Failure to launch – US trend growth and monetary policy normalisation

18 August 2016

At each meeting of the Federal Open Market Committee (FOMC), members are each asked to provide their projections of US GDP growth and the appropriate path for the Federal Funds rate over the next three years. Recent history has shown FOMC members to have been serially disappointed regarding the US growth outlook – and this has been reflected in the continued slow process of normalising monetary policy. However, now that the FOMC appears to have accepted that underlying US growth is closer to 2% per year, the appropriate path for the Fed Funds Rate laid out at the June 2016 meeting may be more realistic than prior estimates.

A forecast of US trend growth is published each year by the Congressional Budget Office (CBO). Its most recent projection, shown in Figure 1, implies potential output growth to have permanently slowed following the global financial crisis.
https://www.economicperspectives.co.uk/downloads/GCBlog_18thAugust_table_1.bmp
According to the CBO, US potential output grew on average by a healthy 3.5% each year between 1950 and 2007. Of this, 1.6 percentage points was contributed by a growing labour force as the baby boomers, immigrants and increasing female participation swelled the ranks of potential workers. Labour productivity growth made up the remaining 1.9 percentage points.
Between 2008 and 2015, US potential output growth slowed sharply to 1.4% per year. This reflected both demographic factors as the baby boomers began to hit retirement age and slowing labour productivity growth. 
Looking ahead over the next 10 years, the CBO forecast US potential output growth to pick up to 2% per year. This is driven by an improvement in labour productivity growth from current lows as capital spending by businesses recovers after the recession. However, the ageing population means that demographic factors will continue to weigh on the contribution of the size of the labour force to potential output growth. This factor alone will knock one percentage point of US trend growth going forward relative to the rate that obtained before 2008.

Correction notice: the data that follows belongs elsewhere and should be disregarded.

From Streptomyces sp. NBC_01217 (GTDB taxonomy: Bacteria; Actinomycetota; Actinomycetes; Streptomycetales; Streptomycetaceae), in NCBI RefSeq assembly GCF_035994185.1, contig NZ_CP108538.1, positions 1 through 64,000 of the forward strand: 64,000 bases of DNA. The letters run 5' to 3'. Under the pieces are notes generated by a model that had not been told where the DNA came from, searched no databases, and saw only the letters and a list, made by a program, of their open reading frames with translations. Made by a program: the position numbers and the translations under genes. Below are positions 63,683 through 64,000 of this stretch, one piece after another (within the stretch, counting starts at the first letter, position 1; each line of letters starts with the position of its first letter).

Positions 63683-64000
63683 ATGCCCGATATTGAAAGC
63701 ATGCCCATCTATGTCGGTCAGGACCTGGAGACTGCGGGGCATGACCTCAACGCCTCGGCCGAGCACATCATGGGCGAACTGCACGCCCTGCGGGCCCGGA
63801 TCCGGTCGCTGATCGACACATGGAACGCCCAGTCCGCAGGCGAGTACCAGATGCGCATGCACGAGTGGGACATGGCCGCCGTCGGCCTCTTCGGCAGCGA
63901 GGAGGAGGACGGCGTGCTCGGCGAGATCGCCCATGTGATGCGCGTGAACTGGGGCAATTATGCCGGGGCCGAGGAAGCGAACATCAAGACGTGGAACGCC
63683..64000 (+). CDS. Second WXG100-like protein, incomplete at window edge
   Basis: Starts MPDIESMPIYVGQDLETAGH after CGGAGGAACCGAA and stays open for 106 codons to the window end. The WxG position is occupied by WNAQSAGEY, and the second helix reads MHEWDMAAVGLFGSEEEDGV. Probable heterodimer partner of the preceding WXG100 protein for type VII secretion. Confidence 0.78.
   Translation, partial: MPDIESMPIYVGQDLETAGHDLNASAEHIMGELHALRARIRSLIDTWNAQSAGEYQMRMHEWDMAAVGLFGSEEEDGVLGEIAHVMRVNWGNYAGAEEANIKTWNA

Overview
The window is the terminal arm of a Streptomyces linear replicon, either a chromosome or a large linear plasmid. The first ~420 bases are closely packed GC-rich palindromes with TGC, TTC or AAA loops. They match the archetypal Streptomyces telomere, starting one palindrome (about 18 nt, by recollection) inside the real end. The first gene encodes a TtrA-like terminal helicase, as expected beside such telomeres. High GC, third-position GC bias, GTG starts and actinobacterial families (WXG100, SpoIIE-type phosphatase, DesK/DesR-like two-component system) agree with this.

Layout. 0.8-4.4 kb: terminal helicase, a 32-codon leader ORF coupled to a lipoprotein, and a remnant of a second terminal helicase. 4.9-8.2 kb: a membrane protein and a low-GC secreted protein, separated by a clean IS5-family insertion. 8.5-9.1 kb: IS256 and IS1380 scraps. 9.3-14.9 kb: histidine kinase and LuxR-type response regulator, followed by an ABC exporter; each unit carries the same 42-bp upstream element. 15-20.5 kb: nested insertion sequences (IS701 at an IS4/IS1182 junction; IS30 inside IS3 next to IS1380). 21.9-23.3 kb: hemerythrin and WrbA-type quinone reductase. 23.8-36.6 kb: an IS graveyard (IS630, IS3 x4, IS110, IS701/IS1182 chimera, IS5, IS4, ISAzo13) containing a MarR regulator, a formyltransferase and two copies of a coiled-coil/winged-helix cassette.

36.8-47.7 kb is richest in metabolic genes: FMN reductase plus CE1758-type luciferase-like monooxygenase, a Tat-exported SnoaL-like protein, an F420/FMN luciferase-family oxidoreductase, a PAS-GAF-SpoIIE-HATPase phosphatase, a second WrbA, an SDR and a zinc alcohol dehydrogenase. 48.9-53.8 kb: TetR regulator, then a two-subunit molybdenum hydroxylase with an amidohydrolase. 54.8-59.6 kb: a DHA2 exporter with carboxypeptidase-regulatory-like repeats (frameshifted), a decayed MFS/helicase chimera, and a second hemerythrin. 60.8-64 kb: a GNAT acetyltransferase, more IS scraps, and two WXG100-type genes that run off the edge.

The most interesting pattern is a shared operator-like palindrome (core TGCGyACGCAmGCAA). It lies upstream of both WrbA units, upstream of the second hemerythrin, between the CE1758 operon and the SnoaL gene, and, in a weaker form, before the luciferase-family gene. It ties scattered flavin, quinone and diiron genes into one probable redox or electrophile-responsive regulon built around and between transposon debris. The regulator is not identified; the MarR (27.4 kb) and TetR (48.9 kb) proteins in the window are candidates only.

The FOMC appears to have only gradually accepted that underlying US growth might be persistently weaker. Table 1 records six-month snapshots of the central tendencies of the real GDP forecasts of FOMC members.  A clear pattern in most years is for the FOMC to revise down their initial growth forecasts over successive meetings towards a 2% rate. For instance, at the December 2013 meeting the central tendency of FOMC members was for growth in the range of 2.5 - 3.2% in 2016. By the June meeting this year the central tendency forecast had been cut to 1.9 - 2.0%.
https://www.economicperspectives.co.uk/downloads/abc2.png
As the FOMC becomes less optimistic regarding their outlook for economic growth, it has also on average lowered the path for the appropriate Fed Funds Rate (see Table 2). At the June 2014 meeting, the median view was that the appropriate target rate at the end of 2016 would be 2.5%. At the June meeting this year, the median view had fallen to 0.875%. The long run forecasts of real GDP growth and the appropriate target for the Fed Funds Rate have tended to descend together.
https://www.economicperspectives.co.uk/downloads/abc.png
But we may now have reached the bottom of the hill. The central tendency of growth projections at the June 2016 FOMC meeting is now more in line with the CBO’s potential output growth than before. This means that although the FOMC is now less optimistic about the outlook, there is also as a result potentially less scope to be disappointed. Could this mean that the albeit slow path of interest rate normalisation outlined at the June 2016 meeting might now be on a more credible footing?


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